U.S. Reps. Mike Honda (CA-15), Immigration Taskforce Chair for the Congressional Asian Pacific American Caucus (CAPAC) and Judy Chu (CA-32), CAPAC Chair introduced and passed an integration and citizenship amendment to the FY2012 Homeland Security Appropriations Bill. The Homeland Security Appropriations Bill originally prohibited direct funding for immigrant integration grants. The amendment passed by Honda and Chu strikes the language that targeted immigrant integration grants and reiterates that immigrant assimilation is a national priority.
"The notion that we, as a nation, shouldn't fund programs like immigrant integration grants flies in the face of what our country is all about. These new Americans, all of who came here legally, are not looking for an easy ride; they're simply looking for the chance to learn English, learn about the history of their new home, and integrate into the fabric of America," said Honda. "I congratulate my colleagues in the House for recognizing this, for removing language that targets these important grants, and for allowing the Appropriations Committee to consider reprogramming funds to support immigrant integration. As the President's budget recommends, immigrant integration grants should continue to have a direct appropriations source, and this amendment is one step closer to restoring that practice."
"Integrating immigrants into our society makes us a stronger and more united nation -- and that is why we must have federal policies in place to quickly integrate new citizens. Republicans and Democrats agree that legal immigrants that want to become part of society and learn our laws and our language should be able to become citizens. And that's exactly what these funds help to do," said Chu. "These immigrant integration grants will greatly benefit Asian Pacific Americans -- the fastest growing minority group in the United States. Immigrants who integrate into U.S. society go on to become informed voters, active community members, innovators, entrepreneurs and future job-creators -- and this amendment will make sure that those who arrive on our shores legally have the means to make the most out of the opportunities in this great country."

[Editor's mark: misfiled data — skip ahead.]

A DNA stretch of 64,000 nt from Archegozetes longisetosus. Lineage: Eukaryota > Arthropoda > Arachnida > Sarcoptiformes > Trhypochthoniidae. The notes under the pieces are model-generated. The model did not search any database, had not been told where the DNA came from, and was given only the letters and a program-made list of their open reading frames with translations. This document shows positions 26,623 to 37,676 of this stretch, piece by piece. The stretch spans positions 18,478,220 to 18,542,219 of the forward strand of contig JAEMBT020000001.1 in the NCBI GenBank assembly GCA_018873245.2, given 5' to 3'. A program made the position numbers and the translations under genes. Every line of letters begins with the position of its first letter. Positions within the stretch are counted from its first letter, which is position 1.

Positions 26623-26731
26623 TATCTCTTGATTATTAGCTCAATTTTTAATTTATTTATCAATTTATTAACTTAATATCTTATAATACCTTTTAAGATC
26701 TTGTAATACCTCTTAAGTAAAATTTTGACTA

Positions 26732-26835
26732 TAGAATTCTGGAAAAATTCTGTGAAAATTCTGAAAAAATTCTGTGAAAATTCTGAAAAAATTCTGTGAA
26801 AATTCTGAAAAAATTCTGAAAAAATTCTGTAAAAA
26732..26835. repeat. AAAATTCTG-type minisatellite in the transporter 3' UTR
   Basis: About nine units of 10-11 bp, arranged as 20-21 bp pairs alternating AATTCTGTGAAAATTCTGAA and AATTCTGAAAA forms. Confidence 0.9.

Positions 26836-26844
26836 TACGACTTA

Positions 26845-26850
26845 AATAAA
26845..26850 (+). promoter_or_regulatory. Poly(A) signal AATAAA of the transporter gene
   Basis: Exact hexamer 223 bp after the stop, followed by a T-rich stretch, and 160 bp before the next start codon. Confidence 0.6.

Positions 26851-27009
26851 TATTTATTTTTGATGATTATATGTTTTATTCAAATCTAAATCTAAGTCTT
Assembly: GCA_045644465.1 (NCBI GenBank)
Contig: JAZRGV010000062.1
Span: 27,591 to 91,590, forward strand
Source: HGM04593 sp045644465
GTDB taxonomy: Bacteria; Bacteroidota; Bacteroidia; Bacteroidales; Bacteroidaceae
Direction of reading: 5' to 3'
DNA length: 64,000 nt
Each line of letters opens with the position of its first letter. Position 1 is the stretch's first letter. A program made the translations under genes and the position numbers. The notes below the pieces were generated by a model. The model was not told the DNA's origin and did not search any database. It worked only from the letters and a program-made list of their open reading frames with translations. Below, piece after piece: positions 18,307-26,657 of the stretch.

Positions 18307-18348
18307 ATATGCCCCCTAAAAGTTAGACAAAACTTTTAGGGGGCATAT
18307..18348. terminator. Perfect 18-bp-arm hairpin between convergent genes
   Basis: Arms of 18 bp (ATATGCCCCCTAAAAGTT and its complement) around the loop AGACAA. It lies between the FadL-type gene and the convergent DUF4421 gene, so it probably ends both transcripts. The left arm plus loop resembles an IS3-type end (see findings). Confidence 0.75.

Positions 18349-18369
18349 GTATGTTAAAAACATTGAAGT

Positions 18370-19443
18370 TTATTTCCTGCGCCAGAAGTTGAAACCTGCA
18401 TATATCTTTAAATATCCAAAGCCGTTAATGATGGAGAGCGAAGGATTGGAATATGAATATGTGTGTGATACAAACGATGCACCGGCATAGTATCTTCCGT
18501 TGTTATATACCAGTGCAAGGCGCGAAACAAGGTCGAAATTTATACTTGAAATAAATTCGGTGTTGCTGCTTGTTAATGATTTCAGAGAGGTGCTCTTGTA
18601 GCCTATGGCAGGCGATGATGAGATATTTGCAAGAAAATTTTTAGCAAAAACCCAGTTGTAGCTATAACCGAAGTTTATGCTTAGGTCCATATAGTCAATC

Immigration integration grants help prepare legal permanent residents for citizenship by helping residents navigate through the naturalization process, teach them about our nation's history and government and learn English.
"We are grateful for the leadership of Reps. Honda and Chu and the Congressional Asian Pacific American Caucus on fighting to preserve the government's role in promoting and ensuring the integration of immigrants into the fabric of America. Our democracy is strengthened when eligible immigrants become citizens and participate fully in our society and political system," said Ali Noorani, Executive Director of the National Immigration Forum.